"Give me the freedom of a tightly defined strategy.�? - Norman Berry, former Creative Head at Ogilvy and Mather
I heard this back in my advertising days, but it has stayed with me and become even more relevant in my technology career.
When I was at Visio, our business drawing platform defined a new category because it fulfilled an unmet business need. With a very tight strategy, we took one platform with many applications and extended it worldwide.
I’ve been reminded of this at Vennli. When insights emerge from a Vennli growth case, opportunities to build competitive difference are revealed and leaders experience the "freedom to amplify" a focused strategy.
Most business growth is incremental - small improvements made over time. Two steps forward, one step back - often by trial and error.
If you want to be a market leader, this won’t cut it. It’s no longer true that “slow and steady wins the race.�? Today’s winners identify a path for growth and act quickly to capitalize on it… and they do this over and over. They are differentiated by their ability to develop and adapt a successful growth strategy.
This requires clarity and focus that only comes from having actionable data that reduces your risk and provides the confidence to act quickly. That’s the recipe for success.
As a career marketing executive and experienced Board member who has lead his share of strategic planning meetings, I’ve witnessed many times how the light bulbs start to go off like paparazzi when the path forward suddenly becomes clear. This magical moment often just seems to happen – unplanned and when the stars align.
But at Vennli, I’ve learned the secret to producing this magical moment repeatedly. It doesn’t involve a magic wand or astrology. It involves developing a deep understanding about how customers make choices in the context of your competition.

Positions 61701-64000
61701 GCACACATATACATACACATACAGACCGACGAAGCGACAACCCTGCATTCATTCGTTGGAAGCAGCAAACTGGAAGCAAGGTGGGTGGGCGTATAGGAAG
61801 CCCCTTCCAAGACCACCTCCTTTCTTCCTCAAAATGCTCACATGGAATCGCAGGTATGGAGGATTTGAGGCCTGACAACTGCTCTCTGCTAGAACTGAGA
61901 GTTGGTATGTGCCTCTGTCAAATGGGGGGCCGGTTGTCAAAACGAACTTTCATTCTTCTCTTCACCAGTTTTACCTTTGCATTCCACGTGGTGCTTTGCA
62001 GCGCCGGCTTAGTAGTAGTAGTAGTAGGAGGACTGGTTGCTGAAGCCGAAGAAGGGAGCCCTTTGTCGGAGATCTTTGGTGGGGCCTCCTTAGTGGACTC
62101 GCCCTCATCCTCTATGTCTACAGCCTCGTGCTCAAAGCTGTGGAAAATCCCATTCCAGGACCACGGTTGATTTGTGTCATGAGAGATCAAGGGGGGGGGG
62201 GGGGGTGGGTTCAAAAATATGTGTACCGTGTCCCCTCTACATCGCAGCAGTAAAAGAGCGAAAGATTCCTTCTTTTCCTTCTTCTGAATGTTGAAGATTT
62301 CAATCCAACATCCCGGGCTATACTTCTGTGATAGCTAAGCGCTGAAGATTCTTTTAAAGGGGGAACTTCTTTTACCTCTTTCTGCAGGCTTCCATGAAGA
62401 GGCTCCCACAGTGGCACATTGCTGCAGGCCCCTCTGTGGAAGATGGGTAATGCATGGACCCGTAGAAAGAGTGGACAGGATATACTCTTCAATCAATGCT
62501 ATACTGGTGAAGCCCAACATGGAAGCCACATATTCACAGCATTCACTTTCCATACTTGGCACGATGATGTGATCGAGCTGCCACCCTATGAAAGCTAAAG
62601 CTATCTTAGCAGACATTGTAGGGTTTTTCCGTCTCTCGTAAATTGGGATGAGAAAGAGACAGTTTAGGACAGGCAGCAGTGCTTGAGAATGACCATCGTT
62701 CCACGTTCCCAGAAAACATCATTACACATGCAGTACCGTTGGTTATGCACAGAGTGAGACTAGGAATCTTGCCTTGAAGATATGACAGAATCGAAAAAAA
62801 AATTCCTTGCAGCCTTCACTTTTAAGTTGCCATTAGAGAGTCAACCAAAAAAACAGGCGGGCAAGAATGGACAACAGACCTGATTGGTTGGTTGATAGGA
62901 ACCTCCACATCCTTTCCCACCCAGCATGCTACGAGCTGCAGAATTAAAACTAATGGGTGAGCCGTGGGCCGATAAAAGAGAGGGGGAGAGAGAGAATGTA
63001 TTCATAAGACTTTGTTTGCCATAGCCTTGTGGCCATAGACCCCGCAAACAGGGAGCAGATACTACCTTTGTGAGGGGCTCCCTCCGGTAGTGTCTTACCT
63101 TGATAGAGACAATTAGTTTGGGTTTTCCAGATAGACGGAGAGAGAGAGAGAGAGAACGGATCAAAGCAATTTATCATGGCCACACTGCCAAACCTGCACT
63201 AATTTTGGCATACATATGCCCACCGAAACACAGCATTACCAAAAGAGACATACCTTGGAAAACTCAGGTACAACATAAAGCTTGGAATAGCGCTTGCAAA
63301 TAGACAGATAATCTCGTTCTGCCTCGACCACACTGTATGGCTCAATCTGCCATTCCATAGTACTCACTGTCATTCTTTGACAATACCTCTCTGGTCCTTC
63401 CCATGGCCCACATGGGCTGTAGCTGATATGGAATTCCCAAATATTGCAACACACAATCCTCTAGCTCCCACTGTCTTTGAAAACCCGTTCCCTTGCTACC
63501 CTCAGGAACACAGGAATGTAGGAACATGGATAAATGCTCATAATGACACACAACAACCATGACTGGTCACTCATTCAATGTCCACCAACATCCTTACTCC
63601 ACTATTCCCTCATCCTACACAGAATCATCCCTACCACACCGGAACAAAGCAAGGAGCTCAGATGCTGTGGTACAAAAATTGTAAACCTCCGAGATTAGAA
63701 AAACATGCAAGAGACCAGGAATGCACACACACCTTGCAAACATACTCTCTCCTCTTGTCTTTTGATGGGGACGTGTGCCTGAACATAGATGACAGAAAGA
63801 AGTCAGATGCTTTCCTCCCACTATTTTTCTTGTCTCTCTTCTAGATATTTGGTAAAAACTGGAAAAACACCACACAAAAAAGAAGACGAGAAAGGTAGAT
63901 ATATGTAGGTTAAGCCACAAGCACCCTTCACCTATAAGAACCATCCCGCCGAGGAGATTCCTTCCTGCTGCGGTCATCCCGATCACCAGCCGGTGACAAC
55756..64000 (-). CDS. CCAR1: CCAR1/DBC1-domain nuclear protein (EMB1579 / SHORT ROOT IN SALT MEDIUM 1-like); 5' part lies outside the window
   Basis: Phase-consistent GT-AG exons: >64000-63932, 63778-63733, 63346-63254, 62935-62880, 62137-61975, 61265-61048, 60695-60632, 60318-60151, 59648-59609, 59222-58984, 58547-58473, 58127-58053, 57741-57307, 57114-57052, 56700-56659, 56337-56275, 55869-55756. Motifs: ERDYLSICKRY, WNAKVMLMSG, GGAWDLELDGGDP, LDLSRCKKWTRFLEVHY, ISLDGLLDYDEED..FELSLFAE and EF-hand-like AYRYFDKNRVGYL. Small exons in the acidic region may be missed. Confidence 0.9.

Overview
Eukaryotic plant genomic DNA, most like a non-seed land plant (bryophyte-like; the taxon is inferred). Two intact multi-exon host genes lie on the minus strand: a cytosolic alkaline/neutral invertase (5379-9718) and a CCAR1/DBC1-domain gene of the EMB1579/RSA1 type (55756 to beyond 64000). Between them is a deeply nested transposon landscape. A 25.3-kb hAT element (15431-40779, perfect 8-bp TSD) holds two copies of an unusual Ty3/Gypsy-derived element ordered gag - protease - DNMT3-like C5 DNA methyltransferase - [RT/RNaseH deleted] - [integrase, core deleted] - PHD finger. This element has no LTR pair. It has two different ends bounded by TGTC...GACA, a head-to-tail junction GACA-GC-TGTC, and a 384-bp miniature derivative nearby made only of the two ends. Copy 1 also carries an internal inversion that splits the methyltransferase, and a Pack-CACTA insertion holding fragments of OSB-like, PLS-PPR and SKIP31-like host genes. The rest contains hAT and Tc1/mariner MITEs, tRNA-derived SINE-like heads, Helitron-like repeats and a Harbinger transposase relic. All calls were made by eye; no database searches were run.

Once you know the drivers of customer choice, you know exactly where to focus your efforts. This is freeing. You can make strategic decisions with confidence because you know your strategy will win more customer choices. The path is clear and your creativity can be unleashed.
You have the freedom to amplify the value you bring to customers and, subsequently, your business growth.
Recently, I participated in a brainstorming session with a client. They learned that the biggest drivers of their customers’ choice was a personal connection to their mission and the convenience of the donation process. In a sea of competing priorities and initiatives, they realized they only needed to focus on those two things to increase donations.
Just think about that for a second. What if you knew going into your strategic planning session that you only needed to focus on two things in order to achieve your growth goals? Wouldn’t the conversation go a lot differently?
Not only did this show them where to focus their efforts, but it also showed them where to STOP focusing efforts on initiatives that are less important to donor choice. This freed up some of their limited resources (time AND money) to work on programs that will reap better rewards.
You can think about your own business this way. First, think about a customer choice that impacts your ability to grow. What are the factors or attributes that impact their choice? (Features, benefits, brand characteristics, service, etc.)
Customers are comparing you vs. your competition on factors important to their choice. We visualize your market from the customer’s point-of-view by placing choice factors in three circles:
Think about the strategic implications of each colored zone in order to reveal opportunities for growth:
- Green Zone: What can you do to build and defend this area? Develop strategies to move choice factors into this area.
- Yellow Zone: These are opportunities for innovation and improvement. How can you capitalize on these to fulfill customer unmet needs?
- Gray Zone: These are points-of-parity or table stakes. These factors represent an opportunity to differentiate from competitors.
- Orange Zone: What can you do to neutralize a competitor’s advantage?
- Purple and Blue Zones: Are there things that you are spending resources on that customers don’t care as much about? Can you divest these investments and redirect these resources to obtain higher ROI?
When you focus on how customers make choices, you give yourself the freedom to focus on the most important drivers of choice and forget the rest, thereby amplifying your growth.